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Soul Power (PG-13) ****

The Spinners perform at Zaire '74, a three-day music festival held in conjunction with the famous Muhammad Ali-George Foreman bout. ANTIDOTE FILMS
The Spinners perform at Zaire '74, a three-day music festival held in conjunction with the famous Muhammad Ali-George Foreman bout. ANTIDOTE FILMS

By Dan Deluca, The Philadelphia Inquirer

Muhammad Ali fought George Foreman for the heavyweight championship of the world in Kinshasa, Zaire (now the Democratic Republic of the Congo), in the epic 1974 “rope-a-dope” battle, known as the Rumble in the Jungle, that was documented in Leon Gast’s film When We Were Kings.

But Gast’s masterful 1996 film told only half the story. The Ali-Foreman face-off was twinned with a second spectacle, a three-day music festival called Zaire ’74. James Brown, B.B. King, Bill Withers, the Spinners and Sister Sledge made the trip from the United States, Celia Cruz and the Fania All-Stars brought salsa from Cuba, and many of Africa’s biggest stars also performed, including South Africa’s Miriam Makeba and Zairean giants Franco and Tabu Ley Rochereau.

For legal and financial reasons, the footage — much of it shot by ace documentarian Albert Mayles — has not been seen for 35 years. (Alas, a deal for a soundtrack release still hasn’t been struck.) But the passage of time only adds to the magical quality of director Jeffrey Levy-Hinte’s explosively exciting film.

What does Soul Power have going for it, besides Don King’s hair, Muhammad Ali’s charisma and the best jamming-on-an-airplane-to-Africa sequence ever filmed? Well, for one thing, it packs the emotional and historical power of a heady “family gathering” celebration of African and, to use the term then in fashion, Afro-American pride.

“It’s so peaceful over here: The savages are in America,” opines Ali, who is playful, magnetic and politically agitated in his interview segments. In one he corrects a reporter who suggests that all men are brothers, since in Ali’s view brothers don’t lynch one another.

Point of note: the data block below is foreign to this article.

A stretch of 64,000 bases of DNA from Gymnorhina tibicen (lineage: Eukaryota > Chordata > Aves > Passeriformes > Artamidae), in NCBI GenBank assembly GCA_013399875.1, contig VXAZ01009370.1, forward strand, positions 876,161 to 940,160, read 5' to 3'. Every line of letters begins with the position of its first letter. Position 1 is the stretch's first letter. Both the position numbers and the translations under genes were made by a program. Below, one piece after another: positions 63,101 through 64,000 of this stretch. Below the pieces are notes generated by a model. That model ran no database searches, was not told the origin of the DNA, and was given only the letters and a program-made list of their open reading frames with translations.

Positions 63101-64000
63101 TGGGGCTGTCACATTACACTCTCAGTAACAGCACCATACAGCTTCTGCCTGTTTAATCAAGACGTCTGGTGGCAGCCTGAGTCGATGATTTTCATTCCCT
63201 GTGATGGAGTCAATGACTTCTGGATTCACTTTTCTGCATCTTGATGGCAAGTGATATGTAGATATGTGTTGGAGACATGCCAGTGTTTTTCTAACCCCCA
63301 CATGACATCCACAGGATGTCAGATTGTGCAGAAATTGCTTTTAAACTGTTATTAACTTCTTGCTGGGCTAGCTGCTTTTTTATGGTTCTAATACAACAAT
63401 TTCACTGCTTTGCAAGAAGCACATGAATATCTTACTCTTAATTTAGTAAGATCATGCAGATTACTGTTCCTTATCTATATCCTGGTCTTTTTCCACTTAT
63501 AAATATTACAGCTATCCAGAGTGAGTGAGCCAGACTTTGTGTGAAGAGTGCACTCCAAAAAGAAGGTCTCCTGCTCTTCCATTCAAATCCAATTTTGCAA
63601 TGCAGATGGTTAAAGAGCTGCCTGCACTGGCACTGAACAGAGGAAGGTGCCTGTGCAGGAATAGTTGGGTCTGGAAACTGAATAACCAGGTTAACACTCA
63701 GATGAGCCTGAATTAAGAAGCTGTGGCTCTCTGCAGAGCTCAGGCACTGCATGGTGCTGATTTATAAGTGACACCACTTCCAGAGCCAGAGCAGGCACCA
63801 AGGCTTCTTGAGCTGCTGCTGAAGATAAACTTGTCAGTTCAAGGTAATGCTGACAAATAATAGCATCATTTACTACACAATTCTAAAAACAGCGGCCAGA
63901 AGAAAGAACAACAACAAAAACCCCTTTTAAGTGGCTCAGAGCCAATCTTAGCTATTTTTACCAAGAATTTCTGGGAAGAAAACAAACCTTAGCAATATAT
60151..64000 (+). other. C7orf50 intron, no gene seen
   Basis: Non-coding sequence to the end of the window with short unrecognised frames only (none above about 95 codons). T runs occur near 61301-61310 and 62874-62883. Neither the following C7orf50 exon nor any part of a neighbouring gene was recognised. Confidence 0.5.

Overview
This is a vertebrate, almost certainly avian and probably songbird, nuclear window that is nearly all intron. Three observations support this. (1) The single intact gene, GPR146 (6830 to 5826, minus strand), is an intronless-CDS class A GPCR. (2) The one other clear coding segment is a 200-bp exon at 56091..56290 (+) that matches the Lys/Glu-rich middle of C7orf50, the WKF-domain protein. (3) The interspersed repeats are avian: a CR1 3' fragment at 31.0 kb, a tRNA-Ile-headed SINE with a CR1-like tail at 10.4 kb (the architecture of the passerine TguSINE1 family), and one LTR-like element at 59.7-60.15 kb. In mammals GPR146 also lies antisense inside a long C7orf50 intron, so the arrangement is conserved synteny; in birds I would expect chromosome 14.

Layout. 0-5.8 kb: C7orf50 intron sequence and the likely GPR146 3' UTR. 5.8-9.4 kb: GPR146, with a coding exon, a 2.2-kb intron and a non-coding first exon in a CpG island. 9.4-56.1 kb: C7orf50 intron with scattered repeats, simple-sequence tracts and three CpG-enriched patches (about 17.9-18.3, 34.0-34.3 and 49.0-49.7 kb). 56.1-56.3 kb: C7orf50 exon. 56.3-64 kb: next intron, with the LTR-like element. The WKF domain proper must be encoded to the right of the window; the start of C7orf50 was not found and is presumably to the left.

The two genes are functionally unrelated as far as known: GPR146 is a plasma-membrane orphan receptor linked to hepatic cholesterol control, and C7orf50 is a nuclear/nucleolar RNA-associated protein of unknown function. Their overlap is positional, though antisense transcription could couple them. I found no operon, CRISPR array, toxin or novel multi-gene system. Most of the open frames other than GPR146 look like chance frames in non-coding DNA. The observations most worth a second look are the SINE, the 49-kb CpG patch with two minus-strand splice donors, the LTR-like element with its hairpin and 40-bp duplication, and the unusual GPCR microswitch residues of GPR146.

Soul Power doesn’t have a political agenda so much as a musical one. It’s about African and American rhythmic communication, expressed succinctly in percussionist Ray Barreto jamming with Zairean musicians on the streets of Kinshasa, or Sister Sledge teaching African dancers how to do the bump backstage.

Unlike so many music documentarians, Levy-Hinte has the good sense to let each scintillating performance go from beginning to end. Everybody except the sweaty, mustachioed, ultra-dynamic Godfather of Soul — who muscles his crack band through Soul Power, The Big Payback and Cold Sweat, among other hits — gets one song.

Soul Power doesn’t employ any after-the-fact pontificators, or interviews about the significance of the event. Levy-Hinte, who has said there’s enough unused footage for a second concert film, understands that there’s no need to over-contextualize or dilute the splendor of what transpires on the screen. He’s smart enough to let the music do the talking.

Director: Jeffrey Levy-Hinte.

Producers: Leon Gast, Jeffrey Levy-Hinte, David Sonenberg.

A Sony Pictures Classics release. Running time: 93 minutes. Some thematic elements, brief strong language. Playing in Miami-Dade: South Beach; in Palm Beach: Shadowood.